On June 15 1994, the senior specialised auxillary service officer wrote: "I am in the service of the Transvaal Provincial Administration and employed as a senior mortuary officer at the mortuary of the Baragwaneth Hospital of Johannesburg.
"On 1996/06/11 at 08h00 in the performance of my official duties there the dead body of a black female was received from Phillip M. The body was marked Hospital No UF: 028086.
"On June 15 at 11h30 I handed this body to Constable N of the government mortuary at Diepkloof, Johannesburg. While the said body was in the mortuary or under my care, it sustained no injuries and/or wounds.
"Constable N. points out the body to Sergeant P, who further states under oath: I found the body in the following circumstances 'covered with plastic shroud' and observed the following characteristics 'sutured wound on the abdomen.'
On 94/06/17 and at Diepkloof the body was pointed out to me by Matlakala M (address) and identified as the body of Agrineth M. On 1996/06/17 I pointed out and identified the body to Dr RC J, the Government pathologist responsible for the post-mortem examination on the body, as being the body of DK 1273/94.
"Report on a medico-legal post-mortem examination (GW 7/15) to the Magistrate of Johannesburg by DR RC J certifies '(i) that at DIEPKLOOF RGL on the 16th of June 1994, commencing at 7h45 I examined the body of A black female; (ii) that this body was identified to me (a) by Sergeant M of SAP Medico-Legal LABS; and (b) by (see attached affidavit of Sergeant M) as being that of body DK 1273/94 whose reputed/estimated age was 23 years, (iii) that death took place(a) as informed on 1994/06/10 at 17h35 (b) as determined at examination…hours prior to my examination; (iv) that the chief post-mortem findings made by me on this body were (See Schedule) (v) that, as a result of my observations, a schedule of which follows, I concluded (a) that death had occurred as above prior to my examination; and (b) that the cause/causes of death was/were the following: raised inter-cranial pressure following assault."
So ends the account of body DK 1273/94 – the violence done to her made bureaucratic and routine.
Such standard reports are made over and over again at any one of South Africa's mortuaries as brutality is regulated – women's organs weighed, their stab wounds measured, bullet holes counted, haematomas described.
Four times a day these flat, emotionless records are compiled to account for the women killed every six hours by their intimate partners. This translates into a prevalence rate of 8.8 per 100 000 of the female population aged 14 years and older – the highest rate ever reported in research anywhere in the world.
This finding by the Medical Research Council, the University of Cape Town and the Centre for the Study of Violence and Reconciliation comes from the first national study on female homicide and is based on data collected from 25 mortuaries around the country, as well as interviews with police officers, for female homicides that occurred in 1999.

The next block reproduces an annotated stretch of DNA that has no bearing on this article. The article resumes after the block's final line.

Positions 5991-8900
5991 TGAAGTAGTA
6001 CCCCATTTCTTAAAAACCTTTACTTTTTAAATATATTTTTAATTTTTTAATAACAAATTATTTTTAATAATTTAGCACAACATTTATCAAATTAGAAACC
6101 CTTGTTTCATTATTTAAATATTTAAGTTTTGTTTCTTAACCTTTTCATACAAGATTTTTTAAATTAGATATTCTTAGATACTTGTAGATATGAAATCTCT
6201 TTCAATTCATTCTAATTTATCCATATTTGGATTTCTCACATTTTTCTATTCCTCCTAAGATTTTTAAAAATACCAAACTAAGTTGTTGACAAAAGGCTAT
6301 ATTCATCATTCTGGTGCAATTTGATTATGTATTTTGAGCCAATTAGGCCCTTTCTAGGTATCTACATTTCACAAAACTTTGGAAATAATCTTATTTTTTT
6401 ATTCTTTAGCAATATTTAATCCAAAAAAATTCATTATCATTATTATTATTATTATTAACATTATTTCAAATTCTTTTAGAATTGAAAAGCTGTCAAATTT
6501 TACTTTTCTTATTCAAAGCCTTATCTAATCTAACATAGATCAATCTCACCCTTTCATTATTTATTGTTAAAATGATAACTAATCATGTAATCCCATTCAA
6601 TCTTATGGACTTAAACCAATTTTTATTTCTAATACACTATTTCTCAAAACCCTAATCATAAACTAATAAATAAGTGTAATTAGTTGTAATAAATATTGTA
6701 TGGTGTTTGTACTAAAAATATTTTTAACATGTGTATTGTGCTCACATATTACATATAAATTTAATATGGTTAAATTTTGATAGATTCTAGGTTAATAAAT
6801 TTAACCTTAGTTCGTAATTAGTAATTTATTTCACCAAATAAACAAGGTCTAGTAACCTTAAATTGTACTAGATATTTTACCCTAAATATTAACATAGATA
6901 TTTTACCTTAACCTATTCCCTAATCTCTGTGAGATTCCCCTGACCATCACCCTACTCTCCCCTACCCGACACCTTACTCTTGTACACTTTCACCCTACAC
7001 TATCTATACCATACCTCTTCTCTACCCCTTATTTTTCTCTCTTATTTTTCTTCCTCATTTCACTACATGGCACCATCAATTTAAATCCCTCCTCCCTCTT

Approximately half of all killings recorded were perpetrated by intimate partners, who were overwhelmingly male. Women killed by their intimate partners were also more likely to be killed in their homes, to be employed as domestic workers and to be killed by blunt force. They also tended to be younger than women killed by non-intimate partners. Those who killed their intimate female partners were also more likely to have problems with alcohol.
Intimate partners were also most likely to kill women with firearms, with one in every five of the women being shot with a legal firearm. This points to the need to strictly regulate and control gun ownership. Clearly, anyone with a history of alcohol abuse and/or domestic abuse should never be permitted any form of access to a gun.
But returning to Agrineth M, body DK 1273/94: It is 10 years since her body was brought to Diepkloof Mortuary. Despite the inquest magistrate finding Freddy Sibeko, Agrineth M's partner, responsible for her death, he has never been charged.
Agrineth M is not the only woman whose death has been treated as being of little or no consequence. In 7% of cases that were probable homicides, no police case number existed and there was no evidence of a police investigation ever having taken place. In a further 6% of cases, dockets were missing from the police stations. Still other dockets were incomplete or lacked post-mortem reports. Death registers were found to be absent or incomplete at some mortuaries. Thirty-nine percent of post-mortem reports were less than adequate. Consequently, cases were neither adequately investigated nor leads properly followed up.
The study highlighted other ways in which members of the criminal justice system sometimes neglect to provide justice to the dead. For instance, convictions were less likely when the victim was the perpetrator's intimate partner (35% of intimate partner killings resulted in convictions, as opposed to 40% of the non-intimate partner killings). Sentences for intimate partner killings were also shorter (10.7 years) than those for non-intimate partner killings (12.4 years).
Worse, the study found a differential valuing of women's lives based on race. Not only was a conviction less likely when the victim was an African woman, but the sentence was also longer when the victim was white. It is to the custodians of violent death – the police, pathologists, prosecutors and judges – that we look for justice. We may ask of them, as God did of Cain, "What have you done? The voice of your sisters' blood cries unto us from the ground."
Lisa Vetten is the former Manager of the Gender Programme at the Centre for the Study of Violence and Reconciliation.
Originally published in The Star, 22 November, 2004.